Cappella della Scuola Anna Micheli is a later 20th century school chapel with a postal address at Via Ludovica Albertoni 41 in the Gianicolense quarter. The locality is called Monteverde Nuovo. The chapel overlooks the Largo Carlo Grigioni, peeping over a revetment wall.
The "Little Daughters of the Sacred Hearts of Jesus and Mary" (Piccole Figlie dei Sacri Cuori di Gesù e Maria) were founded at Parma in 1865 by the priest Agostino Chieppi. He was giving spiritual direction to a group of five young women, led by Anna Micheli, and this became the nucleus of a new active sisterhood. It received diocesan approval in 1905, and final papal approval in 1949. The latter was in response to missionary outreaches, which has established the sisters in Chile and Peru in Latin America, in the Democratic Republic of the Congo in Africa as well as in Turkey. In Europe, they are only known outside Italy in Switzerland.
The fashion in the mid 20th century was for active sisterhoods with international commitments to establish their Generalates (headquarters) in Rome, and this was encouraged by the Holy See. Perhaps wisely, the Daughters have kept theirs at Parma. However, they did build a huge convent at Rome in 1963 and one wonders if this was an abortive Generalate project. The architect was Massimo Battaglini.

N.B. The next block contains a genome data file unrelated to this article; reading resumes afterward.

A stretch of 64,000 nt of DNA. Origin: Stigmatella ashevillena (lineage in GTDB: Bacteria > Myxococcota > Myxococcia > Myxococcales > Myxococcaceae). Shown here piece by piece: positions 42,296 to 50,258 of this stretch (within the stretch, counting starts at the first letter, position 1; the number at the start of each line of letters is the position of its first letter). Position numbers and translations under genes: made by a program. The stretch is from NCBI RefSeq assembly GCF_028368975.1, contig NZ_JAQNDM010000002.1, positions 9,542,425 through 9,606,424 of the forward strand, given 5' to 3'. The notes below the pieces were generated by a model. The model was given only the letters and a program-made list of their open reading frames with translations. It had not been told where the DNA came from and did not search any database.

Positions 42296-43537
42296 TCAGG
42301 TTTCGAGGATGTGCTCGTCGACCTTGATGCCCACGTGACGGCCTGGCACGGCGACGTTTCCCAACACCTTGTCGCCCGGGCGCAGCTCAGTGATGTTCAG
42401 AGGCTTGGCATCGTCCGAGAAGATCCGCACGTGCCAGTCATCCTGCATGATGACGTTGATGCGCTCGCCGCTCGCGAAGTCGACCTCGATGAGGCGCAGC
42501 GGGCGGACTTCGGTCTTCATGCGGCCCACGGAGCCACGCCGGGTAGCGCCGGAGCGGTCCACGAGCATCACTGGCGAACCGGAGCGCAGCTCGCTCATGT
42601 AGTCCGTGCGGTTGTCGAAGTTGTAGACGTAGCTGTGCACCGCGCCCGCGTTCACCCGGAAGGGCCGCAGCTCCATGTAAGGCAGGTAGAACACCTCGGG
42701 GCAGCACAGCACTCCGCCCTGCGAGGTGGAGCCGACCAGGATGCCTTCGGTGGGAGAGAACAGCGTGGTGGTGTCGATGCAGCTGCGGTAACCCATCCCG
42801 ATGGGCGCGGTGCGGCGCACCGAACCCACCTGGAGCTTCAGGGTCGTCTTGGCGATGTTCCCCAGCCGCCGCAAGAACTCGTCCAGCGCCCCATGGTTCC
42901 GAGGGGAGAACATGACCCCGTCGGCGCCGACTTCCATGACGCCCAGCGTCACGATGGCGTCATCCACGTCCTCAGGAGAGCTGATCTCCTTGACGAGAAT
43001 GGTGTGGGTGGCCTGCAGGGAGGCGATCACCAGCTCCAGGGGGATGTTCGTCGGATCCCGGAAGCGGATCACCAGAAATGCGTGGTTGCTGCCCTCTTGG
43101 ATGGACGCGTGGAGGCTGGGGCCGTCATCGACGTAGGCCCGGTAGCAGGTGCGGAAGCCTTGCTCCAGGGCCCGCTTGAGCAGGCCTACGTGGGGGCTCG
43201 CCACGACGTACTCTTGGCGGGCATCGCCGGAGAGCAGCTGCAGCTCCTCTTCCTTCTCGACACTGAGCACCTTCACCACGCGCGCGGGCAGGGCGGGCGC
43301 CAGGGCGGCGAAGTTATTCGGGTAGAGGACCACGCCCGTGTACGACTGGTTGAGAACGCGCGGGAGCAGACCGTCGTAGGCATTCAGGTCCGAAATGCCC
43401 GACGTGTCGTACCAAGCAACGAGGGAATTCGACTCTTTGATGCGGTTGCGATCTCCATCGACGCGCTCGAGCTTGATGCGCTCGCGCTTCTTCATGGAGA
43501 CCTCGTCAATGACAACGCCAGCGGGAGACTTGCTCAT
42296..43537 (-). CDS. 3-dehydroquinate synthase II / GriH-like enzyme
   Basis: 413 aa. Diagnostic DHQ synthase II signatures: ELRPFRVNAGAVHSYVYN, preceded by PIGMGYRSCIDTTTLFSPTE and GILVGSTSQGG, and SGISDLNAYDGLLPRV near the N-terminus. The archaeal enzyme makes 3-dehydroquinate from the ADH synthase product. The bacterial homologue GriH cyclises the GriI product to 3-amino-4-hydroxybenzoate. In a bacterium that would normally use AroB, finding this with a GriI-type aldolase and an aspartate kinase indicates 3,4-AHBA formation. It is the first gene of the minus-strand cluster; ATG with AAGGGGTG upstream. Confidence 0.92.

The convent is now a well-regarded school, with a wide age range beginning with kindergarten and continuing to Media inferiore (Lower Middle). It advertises itself as a "Bilingual School", since modern Italians value the ability to communicate in English.
The school occupies an ugly set of buildings, three multi-storey flat-roofed wings connected in a zig-zag and typical of the period.
The large, church-sized chapel stands apart from the main complex. The plan is that of a pentagon, stretched along the major axis and with its front angle very obtuse. The fabric comprises a reinforced concrete frame, with bright red brick infill. The side walls each have six bays, divided by concrete support piers which are flush with the brickwork. A thin window strip runs along the top of each wall, below the roof eaves.
The roof has a strongly angled pitch, with a central ridge-line running downwards from the frontage. It is in a pale grey composition. In front, it drops down in a steeply sloping hood canopy over the entrance façade and this has a central angle matching that in the façade.
The back wall has an inwardly pointing angle (strictly speaking, this makes the floor plan of the church an irregular hexagon) and is all in white. The roof gable here is occupied by a huge window, as is that beneath the entrance canopy.